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Welsh mythological prose finds its most enchanting
breath in the Mabinogion, a collection of stories about the gods and
goddesses of the Celtic Britons. More formally the work is known as
the Four Branches of the Mabinogi. Although the full set of tales
cannot be told here, an introduction of the Briton deities will be
made within the specific branch they play a role in.
- Branch One of the Mabinogi--Pwyll, the Prince of Dyfed in southern
Wales, works a bargain with Arawn, ruler of the Underworld, whereby
Pwyll governs there for a period and eventually becomes the Pen Annwn
(or Head of the Underworld). Pwyll then woos for his wife Rhiannon,
the daughter of Heveydd the Ancient. To win her, Pwyll outwits the
suitor Gwawl with the help of a magic bag. Pwyll and Rhiannon marry
and have a son named Pryderi, who plays major roles in other
- Branch Two of the Mabinogi--Brân the Blessed and his sister
Branwen the Fair Bosomed are principals in a both tragic and comic
tale where the forces of Wales are pitted against their Celtic
counterparts in Ireland. Branwen marries the king of Ireland and they
have a son named Gwern. Upon the treacherous death of her son,
Branwen dies of a broken heart. The Welsh seek vengeance and battle
furiously against the Irish. Brân is struck down, but continues to
bring good humor among his band of warriors. More on Brân is
- Branch Three of the Mabinogi--Pryderi gives the realm of Dyfed to
Manawyddan, the sole surviving child of Llyr. By this time Pwyll has
somehow disappeared from the mythic scene, and Pryderi offers his
mother Rhiannon as a wife to Manawyddan, thus further calming the
latter's sorrows. Manawyddan and Rhiannon, and Pryderi and his wife
Kieva all become close companions in the adventures ahead. But the
dilemma is that someone is casting enormous spells on Dyfed, turning
it from a rich territory to a wasteland. And castles appear out of
nowhere, then vanish with loved ones trapped inside. Vengeance is
the source of the riddle, though Manawyddan, Pryderi, and their wives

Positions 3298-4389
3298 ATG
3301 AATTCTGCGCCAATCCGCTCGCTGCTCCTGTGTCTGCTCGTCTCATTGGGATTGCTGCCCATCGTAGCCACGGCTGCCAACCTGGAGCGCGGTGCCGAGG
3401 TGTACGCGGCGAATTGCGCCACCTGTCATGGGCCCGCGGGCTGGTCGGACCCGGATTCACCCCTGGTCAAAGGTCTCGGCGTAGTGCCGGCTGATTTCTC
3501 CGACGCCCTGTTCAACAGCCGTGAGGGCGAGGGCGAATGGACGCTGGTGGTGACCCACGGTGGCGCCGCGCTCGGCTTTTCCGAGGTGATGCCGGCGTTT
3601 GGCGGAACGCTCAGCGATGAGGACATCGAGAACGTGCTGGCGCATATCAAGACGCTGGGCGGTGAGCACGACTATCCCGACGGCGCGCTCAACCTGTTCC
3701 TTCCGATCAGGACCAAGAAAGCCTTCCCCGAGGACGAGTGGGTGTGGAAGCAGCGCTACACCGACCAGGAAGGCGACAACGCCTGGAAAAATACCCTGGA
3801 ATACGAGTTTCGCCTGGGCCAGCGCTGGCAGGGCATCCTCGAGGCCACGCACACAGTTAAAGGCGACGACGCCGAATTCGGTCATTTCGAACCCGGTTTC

end the tale with happy sentiments.
- Branch Four of the Mabinogi--Gwydion and Arianrod, being children
of the goddess Dôn, were high in the Briton pantheon. Gwydion was
a sort of druid of the Welsh gods, a "master of illusion and phantasy." He
was a friend and helper of mankind, and a constant fighter against the
powers of the underworld, the realm of Annwn. Arianrod, called the
"Silver Circle," bore two sons--Dylan and Lleu. Dylan had a great affinity
for the sea, and swam as well as the best fish in the ocean. It is said
that the waves of Britain wept for Dylan at his death. Arianrod had poor
bonds with her other son Lleu, and his care was left largely to Gwydion.
Mâth, the brother of the goddess Dôn, was a master of magic and Gwydion's
teacher of spells.
Suggested Pdf Resources
- The Mabinogion
- Mabinogion and the Romance of the Continent; but as I advanced, I became .
- Analytic Combinatorics of the Mabinogion and OK-Corral Urns
- Urn models. Ehrenfest and Mabinogion. Friedman and OK-Corral.
- Four - The Mabinogion and the Four Branches of the Mabinogi
- The Mabinogion and its reception in the modern age.
- Mapping the Mabinogion: A Guide to Prydain
- book reviews. 93. Mapping the Mabinogion: A Guide to Prydain by Norma Bagnall.
Suggested News Resources
- Rash's new book of poetry evocative, resonant
- Instead of turning to classical Greek or English mythologies, Rash has a preference for an ancient tradition that reflects his own experience – the ancient Celtic work, The Mabinogion.
- Golf: Flintshire junior champions teach seniors a lesson by winning their
- winning the Word Famous Yellow Ball Event with 38pts. Nearest the pin was Tony Dover on the 14th hole when he drove to within 167cm of the hole. Longest drive went to HSBC's Allan Roberts with te ladies award claimed by Kate Fox Parry of Y Mabinogion.
Suggested Web Resources
- Mabinogion - Wikipedia, the free encyclopedia
- The Mabinogion is the title given to a collection of eleven prose stories collated from medieval Welsh manuscripts.
- The Mabinogion Index
- This is Lady Guests' translation of the Mabinogion.
- The Mabinogion texts are concerned with the heroic age or mythological past of the British Isles.
- The Mabinogion
- Background information and texts, as translated by Lady Charlotte Guest.
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